ginput() in opencv-python

The Image Processing Toolbox in MATLAB has this very useful utility called as ginput, which allows manually picking co-ordinate points from an image. I tried to recreate that functionality in python based OpenCV, and the result is the following code:

import cv2
import numpy as np
from matplotlib import pyplot as plt
import os

a = np.array([0,0], dtype='float32')
def getXY(imgPath):

   DEBUG = 1

 print "-------------------------------"
 print "Using OpenCV version : ",cv2.__version__
 print "-------------------------------"

 print "TASK : Mimic getxy() feature of MATLAB"
 print "***************************************"

 except KeyError:
    #print "For verbose mode, set DEBUG flag"
    DEBUG = 0

 #define the event
 def getxy(event, x, y, flags, param):
   global a
   if event == cv2.EVENT_LBUTTONDOWN :
      a = np.vstack([a, np.hstack([x,y])])
      if (DEBUG):
      print "(row, col) = ", (x,y)

   #Read the image
   img = cv2.imread(imgPath)
   if (DEBUG):
      print "Reading the image..."

   #Set mouse CallBack event
   cv2.setMouseCallback('image', getxy)
   if (DEBUG):
      print "Set MouseCallback functionality..."

   #show the image
   print "Click to select a point OR press ANY KEY to continue..."
   cv2.imshow('image', img)

   #obtain the matrix of the selected points
   b = a[1:,:]
   if (DEBUG):
      print ""
      print "The clicked points..."
      print b, b.dtype, b.shape

   print "The selected points are returned as a float64 MATRIX..."
   return b

Steps to use it :

  • save the above source code as in your working directory.
  • In your python code, import this file, i.e.,

from getXY import *

  • Pass the image path to getXY, and start clicking on the displayed image. The no. of times you click, those many points will get saved.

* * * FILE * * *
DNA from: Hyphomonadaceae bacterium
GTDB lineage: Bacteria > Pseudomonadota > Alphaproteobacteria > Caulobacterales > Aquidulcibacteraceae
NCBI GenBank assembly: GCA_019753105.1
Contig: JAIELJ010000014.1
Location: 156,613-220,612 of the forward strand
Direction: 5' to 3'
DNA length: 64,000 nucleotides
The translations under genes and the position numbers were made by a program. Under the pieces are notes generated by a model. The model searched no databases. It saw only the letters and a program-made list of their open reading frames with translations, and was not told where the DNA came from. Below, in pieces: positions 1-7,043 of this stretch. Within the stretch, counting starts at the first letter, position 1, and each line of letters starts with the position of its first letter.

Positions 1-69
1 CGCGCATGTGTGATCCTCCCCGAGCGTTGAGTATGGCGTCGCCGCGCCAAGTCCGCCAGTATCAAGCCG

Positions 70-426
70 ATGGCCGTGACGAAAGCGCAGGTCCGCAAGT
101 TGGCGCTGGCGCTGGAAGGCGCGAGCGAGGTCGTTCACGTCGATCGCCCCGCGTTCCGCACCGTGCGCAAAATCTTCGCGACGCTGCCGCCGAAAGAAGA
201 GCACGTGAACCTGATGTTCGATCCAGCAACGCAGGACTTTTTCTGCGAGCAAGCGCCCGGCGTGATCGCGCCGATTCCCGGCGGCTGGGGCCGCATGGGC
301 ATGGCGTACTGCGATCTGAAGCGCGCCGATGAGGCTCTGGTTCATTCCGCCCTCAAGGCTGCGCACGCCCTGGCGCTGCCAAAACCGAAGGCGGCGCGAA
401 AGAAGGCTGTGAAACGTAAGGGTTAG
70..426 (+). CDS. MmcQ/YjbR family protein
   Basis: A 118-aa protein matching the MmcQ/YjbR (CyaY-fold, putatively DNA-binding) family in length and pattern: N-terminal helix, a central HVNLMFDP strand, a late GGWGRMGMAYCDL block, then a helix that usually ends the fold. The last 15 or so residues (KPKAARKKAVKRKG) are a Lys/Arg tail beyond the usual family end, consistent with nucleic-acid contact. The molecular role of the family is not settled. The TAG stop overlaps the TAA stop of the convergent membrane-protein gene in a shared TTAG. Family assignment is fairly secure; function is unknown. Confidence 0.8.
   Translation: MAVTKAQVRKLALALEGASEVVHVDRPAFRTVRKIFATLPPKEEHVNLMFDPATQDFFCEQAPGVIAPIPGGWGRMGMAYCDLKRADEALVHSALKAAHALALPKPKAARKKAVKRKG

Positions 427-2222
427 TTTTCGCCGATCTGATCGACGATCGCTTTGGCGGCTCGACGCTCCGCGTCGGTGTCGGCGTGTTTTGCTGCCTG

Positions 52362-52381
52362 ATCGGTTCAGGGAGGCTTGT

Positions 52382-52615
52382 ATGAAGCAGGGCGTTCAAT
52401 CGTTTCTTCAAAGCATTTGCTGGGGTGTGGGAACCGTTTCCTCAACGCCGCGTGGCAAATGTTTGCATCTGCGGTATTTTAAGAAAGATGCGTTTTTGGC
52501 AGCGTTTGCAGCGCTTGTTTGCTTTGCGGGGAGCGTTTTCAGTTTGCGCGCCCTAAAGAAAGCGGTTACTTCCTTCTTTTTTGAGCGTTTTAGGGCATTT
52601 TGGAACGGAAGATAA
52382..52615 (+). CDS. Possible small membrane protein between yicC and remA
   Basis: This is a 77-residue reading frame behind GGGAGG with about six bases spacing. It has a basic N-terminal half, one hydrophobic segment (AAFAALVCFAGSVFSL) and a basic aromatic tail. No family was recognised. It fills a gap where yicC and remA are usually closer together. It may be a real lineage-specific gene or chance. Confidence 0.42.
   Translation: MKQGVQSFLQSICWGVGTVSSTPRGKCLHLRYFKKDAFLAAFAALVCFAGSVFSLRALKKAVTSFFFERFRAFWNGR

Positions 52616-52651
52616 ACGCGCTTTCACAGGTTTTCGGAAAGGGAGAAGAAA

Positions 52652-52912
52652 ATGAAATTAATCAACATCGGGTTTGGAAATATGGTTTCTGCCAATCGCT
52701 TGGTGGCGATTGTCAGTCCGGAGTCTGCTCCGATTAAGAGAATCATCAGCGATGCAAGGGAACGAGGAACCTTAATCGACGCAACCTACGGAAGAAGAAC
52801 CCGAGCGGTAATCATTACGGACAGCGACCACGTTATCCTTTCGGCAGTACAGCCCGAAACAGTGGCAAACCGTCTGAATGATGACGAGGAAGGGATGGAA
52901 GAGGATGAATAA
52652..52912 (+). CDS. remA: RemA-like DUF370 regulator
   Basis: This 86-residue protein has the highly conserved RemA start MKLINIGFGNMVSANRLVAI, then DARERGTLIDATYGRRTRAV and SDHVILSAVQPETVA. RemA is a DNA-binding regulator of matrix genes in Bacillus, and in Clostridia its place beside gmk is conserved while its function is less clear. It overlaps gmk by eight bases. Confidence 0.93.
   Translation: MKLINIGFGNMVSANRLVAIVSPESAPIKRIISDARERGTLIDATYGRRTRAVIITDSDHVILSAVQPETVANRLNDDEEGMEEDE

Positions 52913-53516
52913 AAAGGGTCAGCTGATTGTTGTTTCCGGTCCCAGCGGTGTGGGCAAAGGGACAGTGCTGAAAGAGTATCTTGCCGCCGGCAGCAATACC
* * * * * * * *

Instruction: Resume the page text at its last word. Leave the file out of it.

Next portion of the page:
• If you want a verbose version, set the environment variable DEBUG = 1 from the terminal before running the code, i.e.,

DEBUG=1; export $DEBUG

That’s it! I’ll upload the code onto a git repo as well soon and provide a link here as well.

  • To remove the verbose code, unset the DEBUG variable, i.e, :

unset $DEBUG

OpenCV with video support in recent Linux distros

There were days when we had to painstakingly go through the manual install process for getting OpenCV running on our systems. Those days are long gone, and for the good. Current day distros bundle both OpenCV and ffmpeg in their repositories, making life extremely easy for enthusiasts and geeks alike. The following 4 steps provide a fully functional OpenCV install on Fedora:

  • sudo yum groupinstall “Development Tools” “Development Libraries”
  • sudo yum install eigen2-devel CTL CTL-devel OpenEXR_CTL-libs tbb yasm yasm-devel tbb-devel OpenEXR CTL-devel  gstreamer-plugins-base-devel libsigc++20-devel glibmm24-devel libxml++-devel gstreamermm xine-lib libunicapgtk-devel xine-lib-devel gstreamermm-devel python-devel sip-macros sip vamp-plugin-sdk audacity sip-devel xorg-x11-proto-devel libXau-devel libX11-devel automake libogg-devel libtheora-devel libvorbis-devel libdc1394-devel x264-devel faac-devel xvidcore-devel dirac-devel gsm-devel zlib-devel faad2-devel speex-devel lame-devel orc-compiler orc-devel libvdpau cppunit libvdpau-devel schroedinger-devel dirac x264 lame faad2 amrwb-devel opencore-amr-devel amrnb amrnb-devel
  • sudo yum install ffmpeg ffmpeg-devel opencv opencv-devel opencv-python
  • sudo updatedb